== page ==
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Stereotyping in the Workplace: Definition, Examples & Effects

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  • 0:01 What is a Stereotype?
  • 0:33 Negative Stereotypes
  • 1:36 Positive Stereotypes
  • 2:27 Limited Stereotypes
  • 3:03 Lesson Summary
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Lesson Transcript
Instructor: Orin Davis
In this lesson, you'll learn about stereotypes, or social assumptions, and how they're used in the workplace. Through real-life examples, you'll also explore positive and negative stereotypes, including how they succeed and fail.

What is a Stereotype?

Which ethnic group is full of really smart people? Unless your answer was 'none,' you just used a stereotype.

Stereotypes are assumptions made about a group of people and are applied to individuals, irrespective of their personal characteristics, because of their affiliation with a certain group. Stereotypes can be positive, negative or neutral. While both positive and negative stereotypes can be harmful, they can occasionally serve as a learning experience, as we'll find out at the end of the lesson.

Negative Stereotypes

Many common stereotypes are derogatory, in that they're based on negative references to a person's ethnicity and race, age, gender, politics or sexual orientation. The use of stereotypes prevents us from getting to know one another and interacting effectively based on individuating information. The term individuating information refers to the aspects of a person that make him or her unique.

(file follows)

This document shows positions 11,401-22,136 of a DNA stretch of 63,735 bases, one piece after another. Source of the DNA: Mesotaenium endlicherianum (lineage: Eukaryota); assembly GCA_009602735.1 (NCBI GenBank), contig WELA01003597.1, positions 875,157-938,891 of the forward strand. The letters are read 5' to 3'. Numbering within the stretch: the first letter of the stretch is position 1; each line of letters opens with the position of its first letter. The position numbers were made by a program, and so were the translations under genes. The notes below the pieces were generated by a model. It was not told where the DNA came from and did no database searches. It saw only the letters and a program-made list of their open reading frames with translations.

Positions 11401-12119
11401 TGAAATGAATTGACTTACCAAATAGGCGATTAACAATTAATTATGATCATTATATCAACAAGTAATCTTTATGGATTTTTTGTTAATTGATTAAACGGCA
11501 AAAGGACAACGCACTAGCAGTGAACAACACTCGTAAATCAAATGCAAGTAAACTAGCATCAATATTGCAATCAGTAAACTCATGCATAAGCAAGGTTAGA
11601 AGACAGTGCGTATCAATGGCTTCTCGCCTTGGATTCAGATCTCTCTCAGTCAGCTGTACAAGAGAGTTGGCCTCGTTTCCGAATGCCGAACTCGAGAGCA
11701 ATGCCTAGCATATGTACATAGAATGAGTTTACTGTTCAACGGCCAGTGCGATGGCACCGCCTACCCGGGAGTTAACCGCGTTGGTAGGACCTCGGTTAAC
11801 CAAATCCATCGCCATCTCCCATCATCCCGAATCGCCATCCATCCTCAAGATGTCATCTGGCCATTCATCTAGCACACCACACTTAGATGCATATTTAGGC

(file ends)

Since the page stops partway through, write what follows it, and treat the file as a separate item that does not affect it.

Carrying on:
For example, imagine your new coworker has a political affiliation that differs from yours. Based on the negative stereotypes affiliated with your coworker's political party, if you make assumptions about your new colleague, you might start off with a hostile and unfriendly relationship. This could significantly impede your ability to work together.

However, if you get to know your new coworker as an individual, you might be able to put aside any political differences for the sake of productivity. You might also develop some new political perspectives of your own and build a strong working relationship built on mutual understanding. This holds true for any individual and any potential stereotypes.

Positive Stereotypes

While it is obvious how a negative stereotype can be a problem, many people are under the mistaken impression that a positive stereotype, such as the statement that members of a particular ethnic group are smart, is a good thing. Yet, that very stereotype can cause people to place unreasonable expectations on members of that particular ethnicity, which in turn can lead to undue pressure and/or erroneous assessments of competence.

For instance, imagine failing when everyone expects you to succeed because of your ethnicity. Consider how much pressure you would feel to do things exactly the right way. Think about how much harder you'd feel you had to work, all because people have a preconceived idea of how capable and intelligent you are. Even though positive stereotypes may be intended as compliments, they have no place in a neutral or professional workplace.

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